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Specializing in Rare and Antiquarian Books on the Occult and more.

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THE RITES OF ELEUSIS by Aleister Crowley, Edited by Keith Richmond (#878/1000 Copies)

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THE RITES OF ELEUSIS by Aleister Crowley, Edited by Keith Richmond (#878/1000 Copies)

395.00

London: Mandrake Press, 1990. First Edition Thus. Hardcover. Large quarto. Black boards with original dust jacket. Limited to 1000 hand-numbered copies. This is No. 878. With illustrations by Dwina Murphy-Gibb. A near fine copy in like dust jacket.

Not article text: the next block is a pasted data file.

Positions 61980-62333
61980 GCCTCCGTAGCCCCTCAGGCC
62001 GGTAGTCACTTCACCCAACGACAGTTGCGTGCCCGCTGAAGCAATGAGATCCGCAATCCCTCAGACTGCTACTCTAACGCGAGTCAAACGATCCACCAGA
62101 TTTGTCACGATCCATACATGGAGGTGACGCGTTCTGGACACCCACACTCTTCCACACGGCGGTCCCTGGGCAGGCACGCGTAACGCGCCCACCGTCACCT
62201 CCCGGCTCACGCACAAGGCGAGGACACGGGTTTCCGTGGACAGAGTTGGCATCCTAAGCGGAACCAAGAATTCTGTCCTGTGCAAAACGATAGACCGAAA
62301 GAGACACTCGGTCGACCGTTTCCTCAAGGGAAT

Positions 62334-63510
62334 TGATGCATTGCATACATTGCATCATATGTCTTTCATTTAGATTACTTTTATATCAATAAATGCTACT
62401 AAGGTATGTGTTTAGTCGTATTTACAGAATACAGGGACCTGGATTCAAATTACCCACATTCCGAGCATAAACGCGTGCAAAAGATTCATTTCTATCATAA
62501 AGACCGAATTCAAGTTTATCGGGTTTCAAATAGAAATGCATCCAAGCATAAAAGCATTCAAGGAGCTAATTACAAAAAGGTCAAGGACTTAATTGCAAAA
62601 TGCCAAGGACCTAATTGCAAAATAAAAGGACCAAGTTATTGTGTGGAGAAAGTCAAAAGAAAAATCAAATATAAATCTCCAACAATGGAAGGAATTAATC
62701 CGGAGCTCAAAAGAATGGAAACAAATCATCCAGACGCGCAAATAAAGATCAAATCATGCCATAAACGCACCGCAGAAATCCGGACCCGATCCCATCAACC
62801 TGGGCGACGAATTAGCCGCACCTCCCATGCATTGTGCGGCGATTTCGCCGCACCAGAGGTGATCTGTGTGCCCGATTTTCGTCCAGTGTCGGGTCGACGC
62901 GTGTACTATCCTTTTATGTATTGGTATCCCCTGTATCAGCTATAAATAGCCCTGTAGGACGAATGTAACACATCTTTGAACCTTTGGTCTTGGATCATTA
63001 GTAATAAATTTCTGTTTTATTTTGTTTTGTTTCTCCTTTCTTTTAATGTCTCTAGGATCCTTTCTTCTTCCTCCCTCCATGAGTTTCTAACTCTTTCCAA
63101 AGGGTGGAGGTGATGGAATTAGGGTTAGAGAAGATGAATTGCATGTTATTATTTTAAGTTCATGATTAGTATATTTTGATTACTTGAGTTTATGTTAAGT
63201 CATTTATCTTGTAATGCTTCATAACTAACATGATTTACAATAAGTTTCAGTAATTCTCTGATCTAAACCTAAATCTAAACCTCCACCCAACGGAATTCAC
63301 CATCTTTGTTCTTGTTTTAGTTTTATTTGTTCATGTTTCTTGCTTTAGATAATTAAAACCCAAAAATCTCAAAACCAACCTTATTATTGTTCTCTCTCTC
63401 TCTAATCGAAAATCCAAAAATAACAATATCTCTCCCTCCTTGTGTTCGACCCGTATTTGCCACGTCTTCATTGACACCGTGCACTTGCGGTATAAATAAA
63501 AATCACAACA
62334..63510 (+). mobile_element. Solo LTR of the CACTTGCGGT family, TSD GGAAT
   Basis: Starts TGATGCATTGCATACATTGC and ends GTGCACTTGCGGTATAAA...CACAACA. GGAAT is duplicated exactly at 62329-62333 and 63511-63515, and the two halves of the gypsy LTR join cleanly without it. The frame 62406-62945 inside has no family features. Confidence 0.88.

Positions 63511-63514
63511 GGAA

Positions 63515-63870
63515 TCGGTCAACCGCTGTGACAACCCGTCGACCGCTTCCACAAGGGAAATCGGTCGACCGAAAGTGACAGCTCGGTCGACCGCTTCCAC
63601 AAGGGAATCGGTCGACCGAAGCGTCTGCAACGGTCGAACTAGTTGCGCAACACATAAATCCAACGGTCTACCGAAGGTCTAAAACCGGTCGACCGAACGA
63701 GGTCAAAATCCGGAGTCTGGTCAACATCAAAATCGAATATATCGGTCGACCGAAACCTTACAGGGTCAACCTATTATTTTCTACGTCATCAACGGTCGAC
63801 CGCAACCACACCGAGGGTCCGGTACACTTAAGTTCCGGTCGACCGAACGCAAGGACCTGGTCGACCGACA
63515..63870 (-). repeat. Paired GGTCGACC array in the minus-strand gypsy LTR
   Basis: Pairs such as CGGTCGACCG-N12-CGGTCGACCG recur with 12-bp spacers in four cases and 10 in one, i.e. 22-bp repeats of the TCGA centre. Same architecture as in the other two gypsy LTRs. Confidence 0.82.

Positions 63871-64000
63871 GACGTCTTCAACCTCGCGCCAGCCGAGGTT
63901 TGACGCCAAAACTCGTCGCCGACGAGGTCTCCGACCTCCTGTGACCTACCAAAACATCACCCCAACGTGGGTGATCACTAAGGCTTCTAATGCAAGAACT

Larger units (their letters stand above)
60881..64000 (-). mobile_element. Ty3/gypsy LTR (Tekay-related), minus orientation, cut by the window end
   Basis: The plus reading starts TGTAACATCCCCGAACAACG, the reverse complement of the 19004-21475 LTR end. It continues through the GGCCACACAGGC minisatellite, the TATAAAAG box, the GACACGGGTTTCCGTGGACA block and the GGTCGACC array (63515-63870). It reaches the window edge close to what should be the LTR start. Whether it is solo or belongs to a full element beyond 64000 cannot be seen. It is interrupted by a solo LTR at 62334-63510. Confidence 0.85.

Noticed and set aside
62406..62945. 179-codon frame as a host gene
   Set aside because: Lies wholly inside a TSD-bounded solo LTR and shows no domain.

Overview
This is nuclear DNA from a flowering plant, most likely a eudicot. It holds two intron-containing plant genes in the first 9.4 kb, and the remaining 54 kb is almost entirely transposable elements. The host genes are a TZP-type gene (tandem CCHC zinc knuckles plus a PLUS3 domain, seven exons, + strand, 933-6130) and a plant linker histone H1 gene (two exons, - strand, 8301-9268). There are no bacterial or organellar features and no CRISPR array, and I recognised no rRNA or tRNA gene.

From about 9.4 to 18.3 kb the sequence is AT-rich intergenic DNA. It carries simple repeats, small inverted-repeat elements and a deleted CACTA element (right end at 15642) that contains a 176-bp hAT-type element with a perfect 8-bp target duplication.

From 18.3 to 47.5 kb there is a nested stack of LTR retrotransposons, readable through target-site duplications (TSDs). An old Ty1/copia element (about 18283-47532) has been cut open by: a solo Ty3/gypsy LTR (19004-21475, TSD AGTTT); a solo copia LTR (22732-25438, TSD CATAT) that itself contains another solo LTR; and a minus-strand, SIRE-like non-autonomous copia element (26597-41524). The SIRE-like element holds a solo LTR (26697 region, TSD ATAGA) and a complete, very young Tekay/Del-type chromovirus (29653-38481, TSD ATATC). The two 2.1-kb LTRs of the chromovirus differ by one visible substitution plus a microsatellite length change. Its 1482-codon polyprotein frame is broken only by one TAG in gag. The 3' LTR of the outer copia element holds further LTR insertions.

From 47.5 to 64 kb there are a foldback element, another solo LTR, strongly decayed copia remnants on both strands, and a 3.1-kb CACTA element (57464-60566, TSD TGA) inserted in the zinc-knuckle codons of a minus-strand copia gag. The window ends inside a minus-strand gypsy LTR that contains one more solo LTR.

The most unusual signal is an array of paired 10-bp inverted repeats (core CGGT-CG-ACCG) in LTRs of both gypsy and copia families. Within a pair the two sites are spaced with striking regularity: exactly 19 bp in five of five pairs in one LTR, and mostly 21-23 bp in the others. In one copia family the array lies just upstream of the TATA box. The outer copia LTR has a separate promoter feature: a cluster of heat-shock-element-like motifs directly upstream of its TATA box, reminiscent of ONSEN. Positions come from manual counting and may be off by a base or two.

Contains the complete scripts of all 7 of the Rites, with introduction by Richmond and explanatory essays by Richmond and Terence DuQuesne. Also includes a series of adorations, "The Treasure House of Images" by Capt J.F.C. Fuller, and Crowley's "Magick Book 4 (Liber O)". The Rites of Eleusis were a series of seven public invocations or rites written by Crowley, each centered on one of the seven classical planets of antiquity. They were dramatically performed by Crowley, along with Leila Waddell (Laylah), and Victor Neuburg in October and November, 1910, at Caxton Hall in London. This act brought Crowley's occult organization the A.’. A.’. into the public eye. The names of the seven Rites are The Rite of "Saturn", "Jupiter", "Mars", "Sol", "Venus", "Mercury" and "Luna". Crowley claimed that the Rites were designed to inspire the audience with ‘religious ecstasy’, and that merely reading them would help people "cultivate their highest faculties". Some in the popular press thought otherwise, and considered the Rites an immoral display, riddled with blasphemy and erotic suggestion. Included at the end of the volume is Crowley's rebuttal to the critics (from The Bystander, November 16, 1910) entitled: Concerning "Blasphemy" in General and the "Rites of Eleusis" in Particular. 

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